"Elektrisches Roulette" opens with sounds that pulse as well as some high frequency noises. A melody arrives before a minute.Great sound. Drums 1 1/2 minutes in with piano a minute later. The tempo picks up 3 minutes in. "Tongebirge" features flute and synth sounds that come and go. This is a spacey song that drifts along. It recalls earlier albums. I like it.

"Kristallo" features an electronic beat with what sounds like processed piano. It settles right down before 5 minutes briefly before kicking back in even louder. "Heimatlklange" opens with some beautiful piano as waves of sound come in. Great tune. "Tanzmusik" is an uptempo and catchy song. Some hand claps late. "Ananas Symphonie" is the 14 minute closer. Harp-like sounds early with processed spoken words a minute in. An electronic soundscape takes over. It changes 2 minutes in to a pastoral, spacey climate. Nice. Another change 7 minutes in as we get an electronic beat with gentle guitar as the spacey winds blow.

Well this would be my second favourite KRAFTWERK album after their debut, although if we're counting Ralf and Florian's album under the name ORGANISATION I would rank IT second and this third.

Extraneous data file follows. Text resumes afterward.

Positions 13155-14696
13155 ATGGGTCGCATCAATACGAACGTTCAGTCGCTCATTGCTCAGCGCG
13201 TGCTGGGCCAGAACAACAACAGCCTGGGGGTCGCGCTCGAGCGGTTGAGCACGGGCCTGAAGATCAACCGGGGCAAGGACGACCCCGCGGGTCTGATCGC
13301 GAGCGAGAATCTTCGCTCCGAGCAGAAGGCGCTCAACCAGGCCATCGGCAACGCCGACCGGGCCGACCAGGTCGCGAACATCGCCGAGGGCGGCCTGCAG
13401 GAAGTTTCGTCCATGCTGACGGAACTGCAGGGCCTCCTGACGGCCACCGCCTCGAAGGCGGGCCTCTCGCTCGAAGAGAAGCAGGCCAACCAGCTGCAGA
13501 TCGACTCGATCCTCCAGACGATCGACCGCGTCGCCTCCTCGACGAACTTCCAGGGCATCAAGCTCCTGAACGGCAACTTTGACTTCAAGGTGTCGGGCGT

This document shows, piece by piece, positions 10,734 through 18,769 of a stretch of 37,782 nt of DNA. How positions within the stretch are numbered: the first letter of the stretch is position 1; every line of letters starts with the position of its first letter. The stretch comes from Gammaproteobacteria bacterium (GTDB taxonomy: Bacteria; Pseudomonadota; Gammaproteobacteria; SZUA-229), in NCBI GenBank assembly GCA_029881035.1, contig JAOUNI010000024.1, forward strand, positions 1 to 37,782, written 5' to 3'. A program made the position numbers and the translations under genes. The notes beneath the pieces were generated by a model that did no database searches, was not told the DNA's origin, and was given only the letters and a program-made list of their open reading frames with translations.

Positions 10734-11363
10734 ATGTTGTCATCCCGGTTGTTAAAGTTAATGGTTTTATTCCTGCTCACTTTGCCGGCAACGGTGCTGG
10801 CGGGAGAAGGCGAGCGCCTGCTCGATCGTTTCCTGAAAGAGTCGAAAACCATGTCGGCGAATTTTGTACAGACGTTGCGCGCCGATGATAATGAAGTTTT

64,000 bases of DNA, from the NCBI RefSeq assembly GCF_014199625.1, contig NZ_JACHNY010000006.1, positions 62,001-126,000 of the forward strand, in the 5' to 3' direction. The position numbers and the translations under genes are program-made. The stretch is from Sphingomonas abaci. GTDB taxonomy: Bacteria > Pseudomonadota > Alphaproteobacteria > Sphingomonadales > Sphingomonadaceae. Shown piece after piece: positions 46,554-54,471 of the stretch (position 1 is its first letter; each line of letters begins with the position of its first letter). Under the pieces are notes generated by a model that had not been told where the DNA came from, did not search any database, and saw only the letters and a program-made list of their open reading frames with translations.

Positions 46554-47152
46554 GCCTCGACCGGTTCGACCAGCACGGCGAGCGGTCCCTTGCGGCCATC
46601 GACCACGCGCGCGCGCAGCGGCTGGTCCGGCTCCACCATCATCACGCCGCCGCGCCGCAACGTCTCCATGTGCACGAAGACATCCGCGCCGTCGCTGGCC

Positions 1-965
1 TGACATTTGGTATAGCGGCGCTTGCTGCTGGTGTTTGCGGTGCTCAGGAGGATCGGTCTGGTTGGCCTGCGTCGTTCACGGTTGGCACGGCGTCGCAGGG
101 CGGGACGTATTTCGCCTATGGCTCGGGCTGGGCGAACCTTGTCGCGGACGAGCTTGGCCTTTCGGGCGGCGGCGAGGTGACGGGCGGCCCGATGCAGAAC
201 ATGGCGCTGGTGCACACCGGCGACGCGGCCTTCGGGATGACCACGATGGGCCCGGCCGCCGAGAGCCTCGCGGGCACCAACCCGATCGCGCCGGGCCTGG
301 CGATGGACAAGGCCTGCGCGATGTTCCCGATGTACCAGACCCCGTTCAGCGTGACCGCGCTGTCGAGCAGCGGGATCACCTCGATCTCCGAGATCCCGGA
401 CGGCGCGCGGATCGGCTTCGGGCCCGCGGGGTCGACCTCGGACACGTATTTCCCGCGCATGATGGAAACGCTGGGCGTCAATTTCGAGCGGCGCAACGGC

Report this review (#173151)
Posted Friday, June 6, 2008 | Review Permalink
2 stars Third opus from ''Kraftwerk'' and second of the duo actually. It sounds rather pretentious right from the start: the cover, the title.

Their previous albums were just anecdotal IMO, and if they wouldn't have been famous later on, no doubt that they would have remained in the abysses of music.

This one is slightly better, and offers at least some fine pieces of music. It sounds that full experimentation has come to end and that the style which will make their immense success is well set in place here (''Kristallo'').

The ambient ''Heimatklänge'' is pleasant as well, although somewhat repetitive: but this is almost a trade mark by this band, so. Still, the global feeling remains positive so far. By no doubt my preferred ''Kraftwerk'' record up to now (but this was not very difficult).

Now, in terms of repetitiveness, ''Tanzmusik'' is doing alright. As such, it could have lasted for two or twenty minutes since so little variation is offered. One still will have to swallow six minutes of this monotonous track.

But in terms of monotony, the Palme D'Or here is definitely won by the closing ''Ananas Symphonie''. What a symphony indeed! Boring to death, extremely dull, tasteless. For some thirteen minutes. The culminating boredom point of this album.